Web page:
• Ad buffering is the “silent engagement killer”
  • Connected TVs deliver 48% less buffering 
  • Viewing hours have grown 130% year-on-year  

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Conviva: Viewing hours grew 130% year-on-year 

Source: Netflix

Connected TV viewing has resulted in a 130% year-on-year rise in streaming content, however ad buffering is causing a “crisis” in viewer engagement, according to a new report.

The overall growth of streaming consumption has continued to increase with the number of viewing hours more than doubling between Q2 2018 and Q2 2019, with total gain of 130%. 

Meanwhile, consumption on connected TV has continued to dominate viewership with 54% share of all viewing hours in Q2 2019.

Cconnected TVs also delivered huge improvements in quality with 48% less buffering, 6% better picture quality, and 34% less video start failures than the year prior, according to the State of the Streaming TV Industry report by online video optimisation and analytics firm Conviva.  

Despite the positive rise in viewing figures the report highlighted concern about levels of engagement, which Conviva branded a “crisis”.

The report found: “Ad buffering is the silent engagement killer, and has long been a blind spot for streaming providers left to wonder why their audience abandoned during an ad.”

In Q2, for viewers who didn’t even make it through 5% of their content, pre-roll ads tallied an average rebuffering ratio of 1.59%. When a viewer did make it past that 5% threshold, an indication they are engaged with the content, pre-roll ad buffering was 0.40% on average.

Conviva chief executive Bill Demas said: “Despite extraordinary growth, streaming is still a nascent market. As the data shows, audience appetites for content are on the rise with more ways to consume than ever before.

“Competition for mind share and market share is driving remarkable improvements and innovations industry wide. Publishers, service providers, advertisers, social marketers and brands are all expanding their focus to optimise every moment of the streaming experience.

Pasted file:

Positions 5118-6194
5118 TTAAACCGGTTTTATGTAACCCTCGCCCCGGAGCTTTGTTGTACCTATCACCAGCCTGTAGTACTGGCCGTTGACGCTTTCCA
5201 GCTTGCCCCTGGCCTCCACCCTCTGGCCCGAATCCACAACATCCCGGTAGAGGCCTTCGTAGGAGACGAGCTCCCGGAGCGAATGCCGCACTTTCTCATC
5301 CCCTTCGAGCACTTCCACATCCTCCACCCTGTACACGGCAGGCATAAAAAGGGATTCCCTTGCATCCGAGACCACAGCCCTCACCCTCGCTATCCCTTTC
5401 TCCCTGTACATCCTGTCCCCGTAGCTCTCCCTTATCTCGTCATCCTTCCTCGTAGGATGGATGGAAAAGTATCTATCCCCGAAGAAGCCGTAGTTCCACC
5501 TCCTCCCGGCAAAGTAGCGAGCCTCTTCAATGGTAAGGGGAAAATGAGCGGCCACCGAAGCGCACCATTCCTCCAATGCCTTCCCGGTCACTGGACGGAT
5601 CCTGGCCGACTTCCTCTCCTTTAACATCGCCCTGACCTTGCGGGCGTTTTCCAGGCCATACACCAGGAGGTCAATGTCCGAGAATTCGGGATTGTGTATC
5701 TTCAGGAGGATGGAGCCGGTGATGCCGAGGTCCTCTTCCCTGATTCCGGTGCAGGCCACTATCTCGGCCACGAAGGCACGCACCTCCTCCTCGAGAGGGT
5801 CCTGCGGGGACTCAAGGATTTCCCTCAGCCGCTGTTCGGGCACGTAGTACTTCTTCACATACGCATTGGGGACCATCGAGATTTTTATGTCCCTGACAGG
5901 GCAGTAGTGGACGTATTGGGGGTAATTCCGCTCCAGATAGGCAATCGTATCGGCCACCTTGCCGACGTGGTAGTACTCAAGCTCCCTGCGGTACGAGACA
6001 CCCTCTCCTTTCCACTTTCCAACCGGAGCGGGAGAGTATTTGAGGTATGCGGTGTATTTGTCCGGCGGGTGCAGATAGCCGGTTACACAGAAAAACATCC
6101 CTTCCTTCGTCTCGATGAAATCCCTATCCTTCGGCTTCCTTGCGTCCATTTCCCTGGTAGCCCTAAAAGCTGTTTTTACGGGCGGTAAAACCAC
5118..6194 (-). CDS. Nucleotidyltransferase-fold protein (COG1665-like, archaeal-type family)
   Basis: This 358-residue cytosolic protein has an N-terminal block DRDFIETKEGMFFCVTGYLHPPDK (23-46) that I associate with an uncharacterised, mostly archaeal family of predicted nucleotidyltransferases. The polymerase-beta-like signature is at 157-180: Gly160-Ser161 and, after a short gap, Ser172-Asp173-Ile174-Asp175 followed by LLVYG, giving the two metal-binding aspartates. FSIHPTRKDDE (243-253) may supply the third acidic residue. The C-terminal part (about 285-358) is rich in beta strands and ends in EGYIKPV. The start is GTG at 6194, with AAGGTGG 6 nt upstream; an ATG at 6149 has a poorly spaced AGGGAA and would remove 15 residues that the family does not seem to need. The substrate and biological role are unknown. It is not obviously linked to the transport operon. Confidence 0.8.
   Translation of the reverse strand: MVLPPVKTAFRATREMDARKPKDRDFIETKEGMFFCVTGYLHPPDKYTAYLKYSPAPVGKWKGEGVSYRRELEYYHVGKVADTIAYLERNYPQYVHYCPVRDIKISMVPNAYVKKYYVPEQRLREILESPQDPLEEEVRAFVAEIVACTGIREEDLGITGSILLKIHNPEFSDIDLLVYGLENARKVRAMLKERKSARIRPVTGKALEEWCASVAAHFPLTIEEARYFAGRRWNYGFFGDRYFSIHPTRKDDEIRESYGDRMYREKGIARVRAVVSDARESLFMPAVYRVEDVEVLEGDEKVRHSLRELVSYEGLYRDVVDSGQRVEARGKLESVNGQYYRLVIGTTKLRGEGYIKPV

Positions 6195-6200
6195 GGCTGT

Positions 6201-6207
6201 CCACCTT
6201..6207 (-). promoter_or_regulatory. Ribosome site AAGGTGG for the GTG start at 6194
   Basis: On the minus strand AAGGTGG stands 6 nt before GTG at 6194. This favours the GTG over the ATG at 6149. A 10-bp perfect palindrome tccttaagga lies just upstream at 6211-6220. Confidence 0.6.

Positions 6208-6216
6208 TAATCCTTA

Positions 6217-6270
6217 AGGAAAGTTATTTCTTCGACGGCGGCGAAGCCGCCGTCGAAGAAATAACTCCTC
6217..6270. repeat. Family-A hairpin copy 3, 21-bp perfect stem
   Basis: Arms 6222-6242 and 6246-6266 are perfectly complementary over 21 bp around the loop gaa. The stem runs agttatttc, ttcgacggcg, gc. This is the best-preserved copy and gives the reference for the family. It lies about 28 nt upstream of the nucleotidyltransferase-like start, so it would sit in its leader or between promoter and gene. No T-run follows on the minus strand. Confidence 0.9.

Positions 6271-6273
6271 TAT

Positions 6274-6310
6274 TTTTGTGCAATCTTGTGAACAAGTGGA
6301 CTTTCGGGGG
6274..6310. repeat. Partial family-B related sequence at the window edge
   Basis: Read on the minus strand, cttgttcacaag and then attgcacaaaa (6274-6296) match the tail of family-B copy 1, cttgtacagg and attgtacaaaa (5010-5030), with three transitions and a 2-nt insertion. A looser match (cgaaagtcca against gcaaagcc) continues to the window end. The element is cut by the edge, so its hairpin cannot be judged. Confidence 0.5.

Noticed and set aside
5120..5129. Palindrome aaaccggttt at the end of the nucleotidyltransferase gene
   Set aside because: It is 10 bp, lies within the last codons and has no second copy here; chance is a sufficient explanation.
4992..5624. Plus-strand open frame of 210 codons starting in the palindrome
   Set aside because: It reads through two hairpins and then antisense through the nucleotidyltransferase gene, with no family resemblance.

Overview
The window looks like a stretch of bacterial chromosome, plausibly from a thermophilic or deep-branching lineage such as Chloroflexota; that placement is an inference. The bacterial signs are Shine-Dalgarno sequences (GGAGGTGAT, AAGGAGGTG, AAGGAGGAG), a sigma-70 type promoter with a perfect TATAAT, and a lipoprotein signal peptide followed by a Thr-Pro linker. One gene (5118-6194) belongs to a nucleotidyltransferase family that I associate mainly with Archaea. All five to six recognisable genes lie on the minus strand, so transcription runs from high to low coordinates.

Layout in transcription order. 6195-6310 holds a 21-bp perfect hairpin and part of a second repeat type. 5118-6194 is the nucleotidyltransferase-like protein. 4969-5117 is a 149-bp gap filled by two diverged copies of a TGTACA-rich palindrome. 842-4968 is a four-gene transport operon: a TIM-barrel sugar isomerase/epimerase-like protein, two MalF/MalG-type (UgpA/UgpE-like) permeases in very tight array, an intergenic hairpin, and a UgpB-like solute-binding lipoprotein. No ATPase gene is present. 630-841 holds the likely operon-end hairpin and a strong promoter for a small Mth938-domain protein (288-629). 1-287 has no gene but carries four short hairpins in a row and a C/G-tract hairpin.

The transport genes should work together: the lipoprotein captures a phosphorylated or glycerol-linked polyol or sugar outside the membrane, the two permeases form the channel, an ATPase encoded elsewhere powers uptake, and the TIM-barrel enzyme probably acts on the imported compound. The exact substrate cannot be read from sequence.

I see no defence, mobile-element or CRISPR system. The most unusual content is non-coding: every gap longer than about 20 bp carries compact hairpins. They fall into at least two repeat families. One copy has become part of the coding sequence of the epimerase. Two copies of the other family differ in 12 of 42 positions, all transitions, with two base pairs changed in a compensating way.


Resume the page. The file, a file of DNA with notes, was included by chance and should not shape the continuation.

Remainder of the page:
“While we are nowhere near the saturation point, it’s imperative that both established players and new entrants recognise that every stream matters and take steps to address all dimensions of their streaming media businesses.”

Key findings form the report include:

  • Unexpected leaders in US streaming consumption While major markets dominate overall streaming consumption in the United States, Dallas, Atlanta and Phoenix topped the city list when viewing was normalised by population. Perhaps more surprising, the tech hubs of Boston, New York and San Francisco lagged significantly.
  • The streaming TV advertising crisis expands Conviva reveals that ad buffering is a direct threat to content engagement with little viewer tolerance for ad quality issues. Streaming ad length averaged 24.87 seconds in Q2 despite a dramatic 70%+ increase in audience abandonment during 20+ second spots as compared to those who abandon during 10 second spots.
  • Device wars rage on The connected TV category led all other devices in growth, up 143% in viewing hours. This was largely driven by Roku with 173% growth and an overall 43% share of connected TV viewing. Amazon Fire TV was up 145% in viewing with an 18% share. Apple TV was up 129% to account for a 10% share.
  • Live bests video-on-demand in quality The hyper focus on getting it right for live streaming resulted in 13.9% less buffering and 25.6% faster start times than on-demand content, with near-equal average picture quality.
  • Video rules social media engagement Facebook and YouTube saw 15% more videos posted as news media led with the largest growth in average total video views, up 197% year over year. Entertainment led in growth of views per video, up 99%.

Data for the report was collected from Conviva’s proprietary sensor technology that is currently embedded in three billion streaming video applications, tracking in excess of a trillion real-time transactions per day in more than 180 countries.